JERUSALEM, DEC. 27 (TUESDAY) -- Israeli Prime Minister Yitzhak Rabin returned early today from a surprise public visit to Oman, the first by an Israeli head of government to a Persian Gulf state.

Rabin's meeting in Muscat with Sultan Qabus, Oman's monarch since 1970, was the latest sign of erosion in the unified wall of Arab hostility toward the Jewish state. Foreign Ministry sources here said the two leaders had agreed to open interest sections, a precursor to full diplomatic relations, in January.

Since its September 1993 accord with the Palestine Liberation Organization, Israel has experienced a kind of diplomatic coming-out after decades of isolation. Jordan this year became the first Arab state since Egypt in 1979 to sign a peace treaty with Israel, and Morocco and Tunisia agreed to open interest sections in Tel Aviv.

In September, 10 Arab and Muslim countries agreed to establish postal links with the Jewish state: Algeria, Afghanistan, Brunei, Djibouti, Indonesia, Jordan, Morocco, Oman, Qatar and Tunisia. Israeli officials predict that Bahrain and Qatar will quickly follow Oman in establishing ties.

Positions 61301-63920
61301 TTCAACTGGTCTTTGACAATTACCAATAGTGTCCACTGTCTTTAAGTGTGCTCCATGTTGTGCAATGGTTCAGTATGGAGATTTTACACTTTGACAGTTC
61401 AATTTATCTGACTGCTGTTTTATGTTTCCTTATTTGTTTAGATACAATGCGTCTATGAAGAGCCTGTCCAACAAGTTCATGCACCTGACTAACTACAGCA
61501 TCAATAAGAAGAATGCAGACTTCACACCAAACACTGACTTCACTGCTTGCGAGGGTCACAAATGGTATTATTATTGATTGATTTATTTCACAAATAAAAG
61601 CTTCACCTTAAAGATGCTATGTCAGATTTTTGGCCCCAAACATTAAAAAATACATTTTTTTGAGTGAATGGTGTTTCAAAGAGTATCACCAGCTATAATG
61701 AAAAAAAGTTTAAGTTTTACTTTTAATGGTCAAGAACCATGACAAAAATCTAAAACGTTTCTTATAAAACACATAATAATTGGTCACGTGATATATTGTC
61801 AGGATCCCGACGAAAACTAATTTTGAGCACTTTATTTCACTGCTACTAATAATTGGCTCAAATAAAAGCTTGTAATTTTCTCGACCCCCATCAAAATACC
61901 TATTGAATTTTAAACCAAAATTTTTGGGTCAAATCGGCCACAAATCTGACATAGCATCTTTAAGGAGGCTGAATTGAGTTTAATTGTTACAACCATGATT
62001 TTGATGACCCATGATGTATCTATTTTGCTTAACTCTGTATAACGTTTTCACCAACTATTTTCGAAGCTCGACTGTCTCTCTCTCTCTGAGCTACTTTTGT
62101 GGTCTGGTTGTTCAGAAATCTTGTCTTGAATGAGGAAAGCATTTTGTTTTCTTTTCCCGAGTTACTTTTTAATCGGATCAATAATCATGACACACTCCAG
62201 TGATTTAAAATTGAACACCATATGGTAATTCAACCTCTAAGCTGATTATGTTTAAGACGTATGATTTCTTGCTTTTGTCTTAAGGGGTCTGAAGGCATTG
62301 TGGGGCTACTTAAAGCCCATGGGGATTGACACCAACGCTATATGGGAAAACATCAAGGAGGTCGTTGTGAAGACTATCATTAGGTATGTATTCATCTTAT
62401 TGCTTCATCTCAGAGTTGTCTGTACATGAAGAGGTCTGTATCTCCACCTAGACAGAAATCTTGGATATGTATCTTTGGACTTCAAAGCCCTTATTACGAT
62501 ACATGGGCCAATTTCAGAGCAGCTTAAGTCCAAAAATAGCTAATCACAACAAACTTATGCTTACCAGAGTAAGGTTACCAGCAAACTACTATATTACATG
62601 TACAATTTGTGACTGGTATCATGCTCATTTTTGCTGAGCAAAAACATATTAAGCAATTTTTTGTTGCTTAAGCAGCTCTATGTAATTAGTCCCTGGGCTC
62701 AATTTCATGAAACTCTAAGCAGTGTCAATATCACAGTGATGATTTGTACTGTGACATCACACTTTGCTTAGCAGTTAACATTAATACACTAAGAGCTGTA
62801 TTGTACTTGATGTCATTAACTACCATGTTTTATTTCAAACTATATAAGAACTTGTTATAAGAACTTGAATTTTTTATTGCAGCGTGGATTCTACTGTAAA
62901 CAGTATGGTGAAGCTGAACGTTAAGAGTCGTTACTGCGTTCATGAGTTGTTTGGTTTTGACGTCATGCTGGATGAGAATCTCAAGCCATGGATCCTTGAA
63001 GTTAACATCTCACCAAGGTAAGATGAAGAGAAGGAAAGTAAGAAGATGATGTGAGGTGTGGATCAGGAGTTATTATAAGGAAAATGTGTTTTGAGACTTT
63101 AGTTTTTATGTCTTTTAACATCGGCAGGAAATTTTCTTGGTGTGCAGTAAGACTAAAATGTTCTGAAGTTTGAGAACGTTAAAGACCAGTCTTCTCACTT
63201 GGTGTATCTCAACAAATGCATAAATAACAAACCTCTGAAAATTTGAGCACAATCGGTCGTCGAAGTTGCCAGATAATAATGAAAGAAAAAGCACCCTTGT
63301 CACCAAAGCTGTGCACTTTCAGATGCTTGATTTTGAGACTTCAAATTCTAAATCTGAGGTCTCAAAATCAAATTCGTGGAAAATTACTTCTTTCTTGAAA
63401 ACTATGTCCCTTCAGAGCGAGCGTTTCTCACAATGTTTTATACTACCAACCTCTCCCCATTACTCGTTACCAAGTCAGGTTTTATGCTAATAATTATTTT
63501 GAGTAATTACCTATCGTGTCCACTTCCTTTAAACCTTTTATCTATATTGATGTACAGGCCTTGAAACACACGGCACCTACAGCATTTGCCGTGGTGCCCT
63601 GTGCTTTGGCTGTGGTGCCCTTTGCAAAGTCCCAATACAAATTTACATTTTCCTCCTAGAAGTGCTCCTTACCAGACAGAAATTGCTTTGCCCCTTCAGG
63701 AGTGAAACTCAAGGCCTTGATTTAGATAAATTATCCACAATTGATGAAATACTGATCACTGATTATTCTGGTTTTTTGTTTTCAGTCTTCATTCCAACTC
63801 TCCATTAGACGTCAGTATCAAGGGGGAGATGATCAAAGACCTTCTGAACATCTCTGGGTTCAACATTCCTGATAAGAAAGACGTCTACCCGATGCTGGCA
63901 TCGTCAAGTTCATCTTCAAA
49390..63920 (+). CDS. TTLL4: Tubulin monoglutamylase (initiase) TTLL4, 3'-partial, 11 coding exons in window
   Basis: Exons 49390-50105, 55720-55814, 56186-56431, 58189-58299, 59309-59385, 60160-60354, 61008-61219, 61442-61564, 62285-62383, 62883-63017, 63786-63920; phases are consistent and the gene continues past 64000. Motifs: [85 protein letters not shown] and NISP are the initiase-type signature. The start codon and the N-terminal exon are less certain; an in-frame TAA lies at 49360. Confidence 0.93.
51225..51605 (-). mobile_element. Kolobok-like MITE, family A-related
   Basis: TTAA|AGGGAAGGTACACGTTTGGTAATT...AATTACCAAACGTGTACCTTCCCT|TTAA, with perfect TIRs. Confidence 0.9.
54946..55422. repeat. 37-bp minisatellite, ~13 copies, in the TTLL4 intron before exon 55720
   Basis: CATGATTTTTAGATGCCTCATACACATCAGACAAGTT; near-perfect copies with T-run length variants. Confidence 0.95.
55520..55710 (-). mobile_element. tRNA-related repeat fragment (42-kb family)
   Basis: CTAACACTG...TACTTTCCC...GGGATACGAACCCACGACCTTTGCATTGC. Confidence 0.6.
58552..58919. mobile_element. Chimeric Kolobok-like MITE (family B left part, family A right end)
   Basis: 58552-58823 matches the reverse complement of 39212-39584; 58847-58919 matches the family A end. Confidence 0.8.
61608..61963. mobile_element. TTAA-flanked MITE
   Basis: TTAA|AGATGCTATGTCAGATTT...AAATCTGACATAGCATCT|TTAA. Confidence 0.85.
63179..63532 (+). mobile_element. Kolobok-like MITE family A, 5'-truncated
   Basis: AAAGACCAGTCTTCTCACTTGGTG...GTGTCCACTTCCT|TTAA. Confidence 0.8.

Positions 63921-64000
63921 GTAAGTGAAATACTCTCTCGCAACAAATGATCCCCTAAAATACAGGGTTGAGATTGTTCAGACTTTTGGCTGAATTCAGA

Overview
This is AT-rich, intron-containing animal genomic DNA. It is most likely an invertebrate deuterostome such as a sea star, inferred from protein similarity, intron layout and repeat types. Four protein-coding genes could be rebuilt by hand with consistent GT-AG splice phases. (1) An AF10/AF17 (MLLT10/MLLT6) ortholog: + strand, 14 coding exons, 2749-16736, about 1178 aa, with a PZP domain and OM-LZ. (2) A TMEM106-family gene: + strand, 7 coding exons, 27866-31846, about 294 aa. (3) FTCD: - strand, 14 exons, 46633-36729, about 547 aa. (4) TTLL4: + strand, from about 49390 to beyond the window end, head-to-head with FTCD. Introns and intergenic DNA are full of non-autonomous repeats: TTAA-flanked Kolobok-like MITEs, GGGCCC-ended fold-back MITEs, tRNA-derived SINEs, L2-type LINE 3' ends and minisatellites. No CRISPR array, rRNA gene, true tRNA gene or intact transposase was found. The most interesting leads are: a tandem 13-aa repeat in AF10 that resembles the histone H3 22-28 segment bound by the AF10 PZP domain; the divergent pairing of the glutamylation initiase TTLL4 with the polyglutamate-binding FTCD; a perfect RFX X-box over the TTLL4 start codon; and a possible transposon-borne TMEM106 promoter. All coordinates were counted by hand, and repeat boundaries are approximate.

Rabin's larger ambition, an accord with Syria, remains unfulfilled. But aides expressed the hope Monday that the end of Israeli isolation would place subtle pressure on Syrian President Hafez Assad. "All these things erode the anti-Israeli front which was there for decades, and hopefully it will not be unnoticed by Assad, who believes that all of them should stand together," chief government spokesman Uri Dromi said. "Hopefully, Assad will realize how wrong he is in being entrenched in his rejectionist position."

Israeli officials described Oman's move as significant because, as one said, "the Omanis would not do such a thing without Saudi permission." Oman agreed provisionally on the opening of interest sections during a Nov. 6 visit there by Israeli Deputy Foreign Minister Yossi Beilin, the officials said, but wanted to clear the idea first with the Gulf Cooperation Council, which Saudi Arabia dominates.

"More and more we see {movement from} Arab states that said they would not move without Syrian permission," an Israeli diplomat said. "You'll see the whole Arab world in relations with Israel and Syria staying behind."

Oman's official news agency reported the visit and quoted a source at the Information Ministry as saying its purpose was "to support the peace process and efforts to accelerate the achievement of a comprehensive and just peace in the region," Reuter said.

Oman has signaled its flexibility on Israel for several months, the first time when it permitted Israel to participate in multilateral water talks there in April. In early October, Foreign Minister Shimon Peres met with Oman's Foreign Minister Yusef Alawi Abdullah, and later that month Abdullah attended the signing ceremony of the peace pact between Israel and Jordan.